80% of glute max is inserted onto the IT band.  Glute is a stabilizer.  IT band stores and recoils energy.
Soleus to the Achilles as is glute to the IT band.  Muscles to the tendon.

If your locked into anterior tilt of the pelvis you can't get frontal plane movement.  (PRI and more importantly Pat Davidson does an amazing job of getting stability into frontal plane)

This is important for therapists whose patients ask why are they hurt or in pain.
Why do we need variability?  Because we need to cope with an environment of variability.  Why do we get imbalance?  We have removed the variability in our environments.
Also why I think distance runners need to run trails.  (soapbox)

 Injury changes motor control.  You get receding peripheral control.  First, when you are injured you get receding co-contractions.  1. Intention is the crude signal.  2. Coordination at the spinal level.

Receding proprioception is the 2nd thing when injured.

Examples of dumb training.  Jumping with resistance bands as resistance as your body doesn't need to produce the co-contractions, it can just lean on the antagonists.

Injuries lead to reduced variability.

Joint angle velocity is an important concept.   It allows us to remember movement patterns and is body independent.  For example, learning to snowboard as a kid, it will come back years later even though the body shape has changed.  Movement patterns that can used everywhere, the body wants to store them.

Teaching the Intrinsic training.
1.  Unexpected Perturbations. (Use of water sloshing logs on certain exercises)
2.  Environmental cues.
3.  Using time pressure.
4.  Using differential learning.  (batting on a mattress, ruby hooker throwing in on different surfaces
5.  Using endpoint focus.  Finish with your foot here on the wall
6.  Using double tasks.  Combining different methods

Don't allow counter movement in training.  The body gets used to slack.  This means like jump from a static position.  (crazy how bad I was at this at first)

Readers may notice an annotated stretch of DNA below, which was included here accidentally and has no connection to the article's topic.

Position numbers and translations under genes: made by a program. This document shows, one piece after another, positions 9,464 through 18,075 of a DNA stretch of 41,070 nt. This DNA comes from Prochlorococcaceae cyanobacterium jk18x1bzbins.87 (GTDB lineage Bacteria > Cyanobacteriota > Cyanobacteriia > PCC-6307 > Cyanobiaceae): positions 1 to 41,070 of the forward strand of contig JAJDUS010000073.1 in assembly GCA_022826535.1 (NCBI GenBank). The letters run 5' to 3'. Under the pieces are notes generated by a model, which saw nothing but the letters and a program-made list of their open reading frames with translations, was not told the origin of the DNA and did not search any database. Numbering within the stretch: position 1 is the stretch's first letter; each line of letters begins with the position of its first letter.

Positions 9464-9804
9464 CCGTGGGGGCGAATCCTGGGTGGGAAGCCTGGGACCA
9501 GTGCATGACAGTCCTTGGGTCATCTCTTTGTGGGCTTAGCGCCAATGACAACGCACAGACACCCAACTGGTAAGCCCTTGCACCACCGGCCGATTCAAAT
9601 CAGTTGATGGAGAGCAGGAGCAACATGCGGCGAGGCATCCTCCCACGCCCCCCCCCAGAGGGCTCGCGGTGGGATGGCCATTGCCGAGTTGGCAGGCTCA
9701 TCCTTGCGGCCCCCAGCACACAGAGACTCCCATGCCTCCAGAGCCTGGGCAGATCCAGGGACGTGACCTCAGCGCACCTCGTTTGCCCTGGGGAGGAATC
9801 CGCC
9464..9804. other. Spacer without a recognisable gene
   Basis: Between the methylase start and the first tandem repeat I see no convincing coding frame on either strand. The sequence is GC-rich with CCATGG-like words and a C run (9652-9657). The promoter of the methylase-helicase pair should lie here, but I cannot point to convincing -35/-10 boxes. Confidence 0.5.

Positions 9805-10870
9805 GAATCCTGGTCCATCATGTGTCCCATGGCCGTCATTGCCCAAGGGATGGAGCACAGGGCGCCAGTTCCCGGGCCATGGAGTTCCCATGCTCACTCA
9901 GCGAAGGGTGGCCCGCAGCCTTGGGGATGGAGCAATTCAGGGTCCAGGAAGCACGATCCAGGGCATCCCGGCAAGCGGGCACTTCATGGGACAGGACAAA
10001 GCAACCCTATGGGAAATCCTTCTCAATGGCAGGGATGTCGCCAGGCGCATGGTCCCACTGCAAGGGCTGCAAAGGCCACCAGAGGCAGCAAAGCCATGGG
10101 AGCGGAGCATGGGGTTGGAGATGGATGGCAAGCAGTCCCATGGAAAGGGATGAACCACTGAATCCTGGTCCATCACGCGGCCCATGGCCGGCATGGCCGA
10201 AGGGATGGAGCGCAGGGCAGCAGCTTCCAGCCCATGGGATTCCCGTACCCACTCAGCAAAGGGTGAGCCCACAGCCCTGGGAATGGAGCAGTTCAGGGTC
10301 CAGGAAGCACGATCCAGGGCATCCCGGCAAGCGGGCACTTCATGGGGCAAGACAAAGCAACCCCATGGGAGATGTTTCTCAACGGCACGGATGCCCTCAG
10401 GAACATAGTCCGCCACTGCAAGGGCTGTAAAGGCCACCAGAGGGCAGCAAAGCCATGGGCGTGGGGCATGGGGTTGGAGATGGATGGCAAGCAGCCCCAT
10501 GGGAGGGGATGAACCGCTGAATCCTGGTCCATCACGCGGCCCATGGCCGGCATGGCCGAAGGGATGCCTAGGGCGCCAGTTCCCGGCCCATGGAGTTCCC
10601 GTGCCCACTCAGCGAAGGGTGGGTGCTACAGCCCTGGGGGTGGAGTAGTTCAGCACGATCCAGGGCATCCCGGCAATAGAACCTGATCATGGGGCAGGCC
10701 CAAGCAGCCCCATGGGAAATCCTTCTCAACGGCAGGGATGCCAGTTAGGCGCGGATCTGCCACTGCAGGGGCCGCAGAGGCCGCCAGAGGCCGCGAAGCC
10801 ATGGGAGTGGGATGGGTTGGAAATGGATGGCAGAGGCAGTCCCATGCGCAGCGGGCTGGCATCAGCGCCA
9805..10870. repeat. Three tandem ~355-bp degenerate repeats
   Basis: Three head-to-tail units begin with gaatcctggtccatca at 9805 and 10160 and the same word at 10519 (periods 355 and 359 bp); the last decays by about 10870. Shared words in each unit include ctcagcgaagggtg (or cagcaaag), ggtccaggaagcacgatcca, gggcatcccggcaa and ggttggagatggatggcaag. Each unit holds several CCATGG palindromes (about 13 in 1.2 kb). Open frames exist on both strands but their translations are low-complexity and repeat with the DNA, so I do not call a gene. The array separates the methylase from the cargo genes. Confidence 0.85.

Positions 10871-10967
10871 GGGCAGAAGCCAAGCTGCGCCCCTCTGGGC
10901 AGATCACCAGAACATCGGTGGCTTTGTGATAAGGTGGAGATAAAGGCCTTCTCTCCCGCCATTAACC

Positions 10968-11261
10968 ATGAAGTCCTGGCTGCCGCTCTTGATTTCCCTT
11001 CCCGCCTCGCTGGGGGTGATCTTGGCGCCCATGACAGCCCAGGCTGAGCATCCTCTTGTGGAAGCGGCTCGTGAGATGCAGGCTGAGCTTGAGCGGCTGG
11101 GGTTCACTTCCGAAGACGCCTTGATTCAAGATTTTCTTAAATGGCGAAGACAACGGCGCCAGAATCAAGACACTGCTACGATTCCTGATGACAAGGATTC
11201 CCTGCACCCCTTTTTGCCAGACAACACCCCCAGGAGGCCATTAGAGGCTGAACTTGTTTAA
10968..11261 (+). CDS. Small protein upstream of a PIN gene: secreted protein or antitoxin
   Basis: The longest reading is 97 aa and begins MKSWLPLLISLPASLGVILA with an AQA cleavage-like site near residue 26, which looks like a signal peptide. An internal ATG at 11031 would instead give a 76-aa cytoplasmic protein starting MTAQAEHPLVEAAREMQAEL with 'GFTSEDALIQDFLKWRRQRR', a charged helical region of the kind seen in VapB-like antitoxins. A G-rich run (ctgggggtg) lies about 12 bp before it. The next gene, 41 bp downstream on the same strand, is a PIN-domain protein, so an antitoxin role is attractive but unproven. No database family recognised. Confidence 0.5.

Elasticity only works under isometric conditions.

Examples of Poor Hamstring function in running.  (why high speed sprinting isn't enough to improve hamstrings)
1.  poor ant-post pelvic control leading to poor proximal loading
2.  lower leg doesn't travel out far enough to apply stretch
3.  leads to lazy hamstring and loading of other muscles, such as gastroc, glute and adductors.

Hamstrings must be trained with 1. speed 2. strength (isometrics ) 3. Robustness (perturbations)

Body is interested in forces.  Perhaps rehab has it all wrong?  Don't start with the little bands to rehab a shoulder but a heavy load that it can resist with high force.  The minimum Jerk Principle (To find the place where the body has the least jerk, but the most challenge w the Jerk.

You don't learn from movement, you learn from the sensory information you get from that movement.

High EMG reading with low force = Insufficient.  Low EMG reading with high force = Money!  An example of what we don't want is the barbell hip thrust.  High EMG, low force.

Why Tennis players rarely blow their ACL.  The hitting of the ball requires trunk lean, this protects the knee, also the hind leg catches up quickly.  Take away is teaching the trunk to land over the plant leg...IE volleyball landing as well.

Differential learning basically means mix it up.

For myself, I learned more about muscle gearing and where to keep looking, I want to learn more about Riemannian geometry and further figure out what that means for therapy and training.  It really cleared up some concepts with the 3 P's in training.  I do enjoy learning from different pools of thinking and the more I learn the more I can see some crossover and linking of people.  Pat Davidson with his PRI background does awesome work with his frontal plane training.  Functional Range Release and Spina and Chivers lectures were and still are, ahead of the curve with some of the science.  I got to hang out with an old friend Jonas, who I first met back in the bobsled days, who is now the UNC mens basketball strength coach.

This was an outstanding seminar.  The lectures either hit on topics I wanted to learn more about or stimulated new thoughts.  The practical was unbelievable.  John Pryor and Leigh Egger did a remarkable job of taking the science and making it practical.  There were several concept drills I thought I knew and didn't ( I was teaching them wrong, sorry athletes)  There were some that even after reading and understanding, needed a different way of being taught for me to get the Ah ha moment.  Time pressure was big for me, feeling it.

Hopefully if you had an interest, after reading through my notes and ramblings you will be convinced to check it out.